Best Italy Cruise: Where Food Secrets are Revealed

On Italy's most remote islands, cooking secrets are still preserved. What's in the kitchen tells only part of the story. Read more about Italy's Secret Ingredient. Read more about Italy's Secret Ingredient, and join a unique culinary cruise to experience it all for yourself.

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Just two miles off mainland Italy, Procida takes some culinary influences from Naples but maintains its own centuries-old secrets. Procida is one of four islands on Peggy Markel's sailing tour of the Phlegrean Archipelago. Ventotene (home to 700 people), Capri (four square miles), and Ischia (known for Italy's finest wine) round out the itinerary. Find updates and booking information at www.peggymarkel.com.Jen Judge
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There are 300 varieties of pasta here, with a large number of them originating from the Amalfi coast. But it takes more than a pot of boiling water to turn this truly Italian pasta into something memorable.Jen Judge
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Do you have any idea how hard it was to take pictures when the door to this bakery on the island of Procida opened? Very.Jen Judge
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Tomatoes. Oil. A bowl. It doesn’t have to be complicated to be special.Jen Judge
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As close as they are to the mainland, the ruggedness of the Phlegrean islands has helped them guard many of their cooking traditions.Jen Judge
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One secret to incredible Italian food: Don’t rush, either in the kitchen or at the table.Jen Judge
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The Mediterranean has a lesson for anyone who thinks a fish has to be man-size to make the epicurean cut.Jen Judge
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Culinary excellence does not always rely on fancy tools or culinary-school degrees. It’s all about a feel for food.Jen Judge
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Ventotene is a speck of an island, and the locals are holding onto the tradition of preserving food with jars instead of chemicals. New restrictions are making it harder to maintain their grip.Jen Judge
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Fresh seafood and hot grills are a great start. The elusive ingredient that makes this meal memorable? It’s the seasoned touch of hands that have done this over and over and over.Jen Judge
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Ristorante Bar da Benito overlooks a bay once used for Roman fish pools. It is named after the 84-year-old proprietor, Benito Malingiere, who still bastes fish with a switch of rosemary over an open grill.Jen Judge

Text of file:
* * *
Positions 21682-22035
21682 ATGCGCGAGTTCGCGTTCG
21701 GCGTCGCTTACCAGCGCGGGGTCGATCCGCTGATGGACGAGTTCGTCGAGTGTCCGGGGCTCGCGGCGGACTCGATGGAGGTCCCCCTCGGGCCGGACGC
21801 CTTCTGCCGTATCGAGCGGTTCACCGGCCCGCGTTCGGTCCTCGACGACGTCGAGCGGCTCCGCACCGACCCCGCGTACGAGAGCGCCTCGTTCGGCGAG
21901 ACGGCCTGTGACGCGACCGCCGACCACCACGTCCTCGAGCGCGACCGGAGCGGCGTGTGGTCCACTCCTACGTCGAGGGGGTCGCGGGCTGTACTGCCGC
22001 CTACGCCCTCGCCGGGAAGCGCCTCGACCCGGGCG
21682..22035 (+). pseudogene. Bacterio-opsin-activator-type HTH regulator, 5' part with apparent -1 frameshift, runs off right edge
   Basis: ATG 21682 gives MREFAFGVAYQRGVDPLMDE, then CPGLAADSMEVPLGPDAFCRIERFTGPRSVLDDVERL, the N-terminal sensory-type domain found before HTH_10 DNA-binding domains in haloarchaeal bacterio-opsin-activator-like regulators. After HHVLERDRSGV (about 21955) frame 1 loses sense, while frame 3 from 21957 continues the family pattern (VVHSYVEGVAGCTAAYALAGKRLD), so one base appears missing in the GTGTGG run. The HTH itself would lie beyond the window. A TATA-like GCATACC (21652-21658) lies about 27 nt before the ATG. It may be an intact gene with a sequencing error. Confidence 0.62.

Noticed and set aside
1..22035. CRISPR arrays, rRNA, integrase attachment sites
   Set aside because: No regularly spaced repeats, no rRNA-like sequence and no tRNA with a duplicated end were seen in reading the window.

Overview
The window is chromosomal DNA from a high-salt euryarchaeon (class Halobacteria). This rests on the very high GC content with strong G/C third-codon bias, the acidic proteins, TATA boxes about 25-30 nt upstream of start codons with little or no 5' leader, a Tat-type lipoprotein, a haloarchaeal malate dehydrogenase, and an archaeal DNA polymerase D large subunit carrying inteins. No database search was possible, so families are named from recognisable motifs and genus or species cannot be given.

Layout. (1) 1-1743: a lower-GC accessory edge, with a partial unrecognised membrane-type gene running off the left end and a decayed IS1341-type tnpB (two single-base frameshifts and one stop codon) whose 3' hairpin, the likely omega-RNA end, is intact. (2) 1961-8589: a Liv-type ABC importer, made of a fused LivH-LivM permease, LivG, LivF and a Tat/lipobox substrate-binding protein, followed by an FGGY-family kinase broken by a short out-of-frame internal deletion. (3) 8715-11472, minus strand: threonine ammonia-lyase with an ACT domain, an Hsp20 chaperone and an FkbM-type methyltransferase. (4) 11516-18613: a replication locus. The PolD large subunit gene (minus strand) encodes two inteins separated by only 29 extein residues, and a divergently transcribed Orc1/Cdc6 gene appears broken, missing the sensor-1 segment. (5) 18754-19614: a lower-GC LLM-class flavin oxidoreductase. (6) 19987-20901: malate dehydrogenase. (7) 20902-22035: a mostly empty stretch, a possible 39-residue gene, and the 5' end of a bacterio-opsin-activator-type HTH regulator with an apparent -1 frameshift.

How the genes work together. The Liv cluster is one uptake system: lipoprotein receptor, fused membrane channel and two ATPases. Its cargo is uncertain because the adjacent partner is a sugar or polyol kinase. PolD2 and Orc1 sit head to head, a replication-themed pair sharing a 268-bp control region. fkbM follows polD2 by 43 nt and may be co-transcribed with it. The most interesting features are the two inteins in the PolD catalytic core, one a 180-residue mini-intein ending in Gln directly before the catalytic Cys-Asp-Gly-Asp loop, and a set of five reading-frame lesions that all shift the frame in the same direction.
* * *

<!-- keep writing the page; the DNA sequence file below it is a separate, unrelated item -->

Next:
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Peggy Markel’s tour is eight days of sailing, tasting, and dropping in on classic Italian street scenes far from the mainland (www.peggymarkel.com).Jen Judge
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Pasta literally means “dough.” It refers to the egg flour and water from which the noodles are cut. It’s served at every meal on these islands, in a million different ways.Jen Judge
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Lemons near the Amalfi coast are as big as youth footballs. They grow under the protection of mountains, where winds from the north meet winds from the south. The rich flavor makes these lemons ideal for gelato and spaghetti al limone. We should have this recipe on our site, under recipes, if you want to link to it.Jen Judge
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It doesn’t take much too satisfy, not when it’s done like this.Jen Judge
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Capri is known as the Monte Carlo of the Phlegean. It’s a flashy island, but the local cooks do miraculous things with simple ingredients like zucchini blossoms, olive oil and prawns.Jen Judge
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These island people know their way around the sea and the kitchens equally well.Jen Judge
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Agostino and Francesco d’Ambra run the kitchen at La Trattoria Il Focolare, a family-run eatery on the island of Ischia. The rabbit, and the stories told, make it more of an experience than a meal.Jen Judge
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One type of pasta does not fit all occasions. Neither do 20 types. There’s thick- ribbon, cockscomb, thick rings, squid ink, and 296 more. “You would never get farfalle with tomato sauce,” says Peggy Markel.Jen Judge
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Lemons are the essence of Amalfi. “My lemons aren’t like the ones from Argentina or China,” says Amalfi farmer Luigi Aceto. “Those are yellow objects pretending to be fruit.” Luigi has grown more than 2,000 lemon trees on stair-step terraces.Jen Judge
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When the lights are on along the islands of Capri, Ischia, Procida and Ventotene (home to 700 residents), you know something’s been cooking for a while. That’s the main secret: don’t rush a good thing.Jen Judge